The experimental samples of fast-growing grass were taken from a planting base in Yangshi Town, Loudi, Hunan Province, China. Subsequently, they were rinsed and pretreated before the experiment. First, the samples were thermally dried at 106 °C in an electric drying oven for 12 h; afterward, the samples were broken using a disintegrator (model: dfy-300) and sieved with an 80-mesh screen to achieve particles with diameters less than 200 μm; they were well labeled and placed in a dry ware for later use. Specifically, the additive applied was reagent grade (AR) CaO with a purity greater than 98.0%. During the experiment, two types of samples were put to the test: (1) pure fast-growing grass samples; (2) a combination of fast-growing grass samples and CaO additives, with mass fractions of 3, 5, 10, and 15%, respectively.
A muffle furnace (model: 5E-MF6100) was employed for industrial analysis. In addition, the volatile content was measured according to the ASTME0870-82R98E01 standard; the ash content was measured according to the ASTME1755-01 standard; the fixed carbon content was obtained by difference method. Furthermore, the elemental analysis was performed using an elemental analyzer (model: Vario EL cube); the calorimeter (model: WZR-1TCⅡ) was used to measure the upper calorific value, and the results are shown in Figure 1. In Figure 1, it is shown that fast-growing grass had a lower ash content and higher volatile content and was prone to pyrolysis.

2.2. Apparatus and Methods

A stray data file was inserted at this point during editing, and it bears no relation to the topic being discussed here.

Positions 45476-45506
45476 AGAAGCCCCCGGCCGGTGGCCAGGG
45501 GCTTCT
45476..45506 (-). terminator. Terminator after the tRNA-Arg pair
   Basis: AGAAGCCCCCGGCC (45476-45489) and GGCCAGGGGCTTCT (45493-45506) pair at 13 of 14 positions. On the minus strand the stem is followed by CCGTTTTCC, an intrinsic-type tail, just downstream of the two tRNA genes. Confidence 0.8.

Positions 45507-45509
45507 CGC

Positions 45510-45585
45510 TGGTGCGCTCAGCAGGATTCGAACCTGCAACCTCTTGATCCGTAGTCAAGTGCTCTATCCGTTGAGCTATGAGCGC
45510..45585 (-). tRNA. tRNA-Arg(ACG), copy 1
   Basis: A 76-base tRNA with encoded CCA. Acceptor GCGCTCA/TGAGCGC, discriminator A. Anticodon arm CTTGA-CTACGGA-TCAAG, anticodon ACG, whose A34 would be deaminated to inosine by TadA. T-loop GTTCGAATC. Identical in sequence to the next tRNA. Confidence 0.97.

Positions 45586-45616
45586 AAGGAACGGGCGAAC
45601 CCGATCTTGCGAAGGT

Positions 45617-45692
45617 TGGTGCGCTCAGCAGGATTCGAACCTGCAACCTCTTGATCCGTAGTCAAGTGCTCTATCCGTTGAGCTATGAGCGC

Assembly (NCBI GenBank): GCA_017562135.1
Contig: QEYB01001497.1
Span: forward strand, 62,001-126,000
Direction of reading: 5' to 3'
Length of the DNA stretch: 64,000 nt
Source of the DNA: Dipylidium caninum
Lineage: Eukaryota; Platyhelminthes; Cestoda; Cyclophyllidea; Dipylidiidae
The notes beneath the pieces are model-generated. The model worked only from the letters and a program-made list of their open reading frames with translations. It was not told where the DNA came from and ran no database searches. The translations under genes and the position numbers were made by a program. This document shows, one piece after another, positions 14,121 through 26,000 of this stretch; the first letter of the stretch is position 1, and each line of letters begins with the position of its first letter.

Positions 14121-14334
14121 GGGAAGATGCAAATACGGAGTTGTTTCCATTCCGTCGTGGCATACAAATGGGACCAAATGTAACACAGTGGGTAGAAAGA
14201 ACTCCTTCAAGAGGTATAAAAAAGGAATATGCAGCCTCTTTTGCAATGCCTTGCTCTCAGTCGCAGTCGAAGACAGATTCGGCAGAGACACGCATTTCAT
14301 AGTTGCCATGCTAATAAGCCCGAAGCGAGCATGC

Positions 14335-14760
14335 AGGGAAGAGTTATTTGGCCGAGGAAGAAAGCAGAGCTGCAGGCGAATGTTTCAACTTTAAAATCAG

The schematic diagram of the experimental system is shown in Figure 2. Specifically, the combustion experiment was conducted using a quartz tube reactor in a tubular furnace (OTF-1200X) with a length of 600 mm and an inner diameter of 43 mm. Consequently, the NOx and CO emissions were measured by the flue gas analyzer (Testo 350), and the data were monitored at the computer terminal.
The specific experimental steps are as follows: we set the experimental target temperature on the temperature control box of the tubular furnace; thereafter, using the flowmeter, we opened the air valve and control the flow of O2 and N2 to 0.2 and 0.8 L/min, respectively; after the temperature rose to the specified temperature, we weighed 0.2 g of the sample and corresponding proportion of CaO, laid them in the porcelain boat and stirred them for 100 times with a spoon; after this, we used the flue gas analyzer probe to measure the NOx and CO emissions at the flue gas outlet, and then monitored the data in real-time; the combustion reaction was deemed to be finished when the CO and NOx volume concentrations fell to 2 ppm. To reduce the error, each group conducted three experiments and took the average value.

2.3. Calculation Method